Think Before You Google: Unmasking Malicious URLs

For many of us, Google is a cherished side-kick, answering our burning questions in just a few clicks. Due to the widely used and recognizable Google brand, it makes sense that mobile subscribers are less suspicious of URLs containing the brand name “”.

This kind of trust is being exploited by malicious actors trying to trick mobile subscribers by hiding behind seemingly legitimate URLs. Attacker techniques can include luring subscribers to their websites under false pretenses, and stealing sensitive information such as credit card details, email or social media credentials, and other personal data.

Recently, a spam campaign using this technique, which we call the “CBD scam”, was identified by our threat intelligence team. The spam campaign involves the use of a legitimate Google address, “”, with the spammer using encoded characters to conceal the rest of the spam URL.

Anatomy of the Scam

This type of URL, beginning with “”, is known as a Google Accelerated Mobile Page (AMP) Viewer. It is specific to Google, in that it enables users to access pages through Google’s infrastructure with optimal speed and performance. AMP is an open-source initiative, which allows web developers to create web pages that load quickly and efficiently on mobile devices. In this case, the scammer is using this feature to modify the appearance of a malicious URL.

Modifying the URL this way is simple, requiring limited technical knowledge, and helps the scammer to achieve a couple of objectives:

1.Bypass Firewalls

Since the URL the scammer is using contains the domain name ‘Google’, it gives the message a better chance of bypassing firewalls and spam filters, which detect and block messages with URLs containing spam domain names.

2. Earn the subscriber’s trust

Mobile subscribers recognize the Google brand, and therefore may be more likely to believe a link containing the brand name is legitimate.

Some examples observed by Enea’s threat intelligence team:

example of messages with malicious urls

At first glance, these messages may appear to be well-meaning health care suggestions found through a Google search. Mobile subscribers would need to thoroughly examine the complete URL path to avoid falling victim to such scams.

If we look closely at this example:

malicious url inspection

It is partially a legitimate Google address, and part scam URL with encoded characters to obfuscate the scam URL. While the visible URL is:


visible malicious url

The actual URL is:

actual malicious url

Once clicked, the URL leads the subscriber to the following landing page, claiming to sell CBD gummies. In reality, this website is not genuine and is designed to trick people into sharing their credit card details with online scammers.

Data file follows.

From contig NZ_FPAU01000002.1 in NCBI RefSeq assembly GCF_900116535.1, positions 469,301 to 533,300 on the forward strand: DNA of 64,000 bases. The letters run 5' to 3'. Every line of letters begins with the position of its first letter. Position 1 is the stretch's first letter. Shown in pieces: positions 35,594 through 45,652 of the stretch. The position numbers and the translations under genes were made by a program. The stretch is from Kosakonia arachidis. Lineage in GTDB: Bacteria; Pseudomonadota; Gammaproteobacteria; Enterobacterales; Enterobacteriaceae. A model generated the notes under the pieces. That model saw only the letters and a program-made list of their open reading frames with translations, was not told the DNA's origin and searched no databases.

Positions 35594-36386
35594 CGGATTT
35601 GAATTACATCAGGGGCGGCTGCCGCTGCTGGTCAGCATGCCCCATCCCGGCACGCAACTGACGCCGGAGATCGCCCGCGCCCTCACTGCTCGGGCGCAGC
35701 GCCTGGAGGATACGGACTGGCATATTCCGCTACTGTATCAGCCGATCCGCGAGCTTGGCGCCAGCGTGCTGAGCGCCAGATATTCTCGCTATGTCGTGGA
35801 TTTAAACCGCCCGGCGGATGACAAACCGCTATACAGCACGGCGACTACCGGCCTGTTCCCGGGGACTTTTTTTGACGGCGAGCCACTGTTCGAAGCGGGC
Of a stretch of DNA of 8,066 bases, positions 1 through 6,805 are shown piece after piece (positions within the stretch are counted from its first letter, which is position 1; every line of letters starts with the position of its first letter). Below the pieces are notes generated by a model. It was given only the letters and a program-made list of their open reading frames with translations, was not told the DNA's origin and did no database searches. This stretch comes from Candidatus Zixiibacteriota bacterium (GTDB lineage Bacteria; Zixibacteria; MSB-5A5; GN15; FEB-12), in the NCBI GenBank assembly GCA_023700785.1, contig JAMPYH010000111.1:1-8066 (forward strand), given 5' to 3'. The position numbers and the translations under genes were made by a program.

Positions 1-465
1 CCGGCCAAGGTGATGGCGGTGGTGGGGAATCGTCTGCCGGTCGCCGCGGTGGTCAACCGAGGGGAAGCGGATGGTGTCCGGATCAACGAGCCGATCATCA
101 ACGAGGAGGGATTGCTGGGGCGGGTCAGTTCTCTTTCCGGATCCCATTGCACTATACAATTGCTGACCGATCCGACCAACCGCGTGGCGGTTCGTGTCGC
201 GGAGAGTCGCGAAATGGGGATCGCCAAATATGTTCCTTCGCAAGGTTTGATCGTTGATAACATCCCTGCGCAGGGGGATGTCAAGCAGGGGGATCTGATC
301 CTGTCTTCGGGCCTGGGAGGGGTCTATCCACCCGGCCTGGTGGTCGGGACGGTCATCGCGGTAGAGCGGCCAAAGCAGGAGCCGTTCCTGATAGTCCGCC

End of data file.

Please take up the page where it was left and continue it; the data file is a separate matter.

fake landing page linked by malicious url

Scam web page claiming to sell CBD gummies


 Some of the follow up pages, asking the user to input their credit card details:

Follow up page to scam url follow up page 2 to malicious url scam


Unmasking the URL

As threat intelligence experts, we help to identify threats like these targeting an operator’s subscribers. In cases where we detect a suspicious URL, we typically examine the number of redirects and the layers of intermediate pages that a link traverses before reaching its landing page. One click of this link involves the following redirects:

Malicious url redirects

Terminology breakdown:


1. Permanent Redirect: Permanently redirects the URL to a new location (webpage), indicating that the original URL has been permanently moved to a new address.

2. Temporary Redirect: Temporarily redirects the URL to a new location (webpage), indicating that the original URL is temporarily moved or unavailable, and future requests should continue to use the original URL.

3. Meta refresh: The html meta tag is used to direct browsers to automatically refresh the page or redirect to a different URL after a specified time.

In this case, one of the redirects of the scanned URL does not utilize standard redirect methods to navigate to other locations. Instead, it employs the ‘meta refresh tag’ in its source code to direct to the targeted spam URL. This approach typically remains undetected by a regular firewall’s scanning methods.



  • The purpose of the text body of the message is analysed against the intention of the website.
  • We use URL decoding methods to review the actual URLs and specific rules to handle these situations.

What can we learn from this?

Scammers are becoming more sophisticated, experimenting with different methods to exploit the “trust factor” associated with well-known and reputable sources, websites, or links. As regular users of major online platforms, mobile subscribers often trust URLs related to these platforms, which is a common mistake. Mobile users must exercise caution when being asked to click a link, even when it looks legitimate, to avoid falling victim to SMS phishing attacks.

On the operator side, deploying a combination of threat intelligence and a messaging firewall is the best way to dynamically react to threats in good time, keeping your subscribers safe and maintaining their trust in your network. Enea’s messaging firewall combined with our messaging threat intelligence helps operators detect and respond to SMS threats like this one quickly, preventing the message from reaching the subscriber. By ensuring mobile subscribers are not inundated with spam and scam messages, Enea helps operators to keep their customers satisfied and secure. Read more here>.

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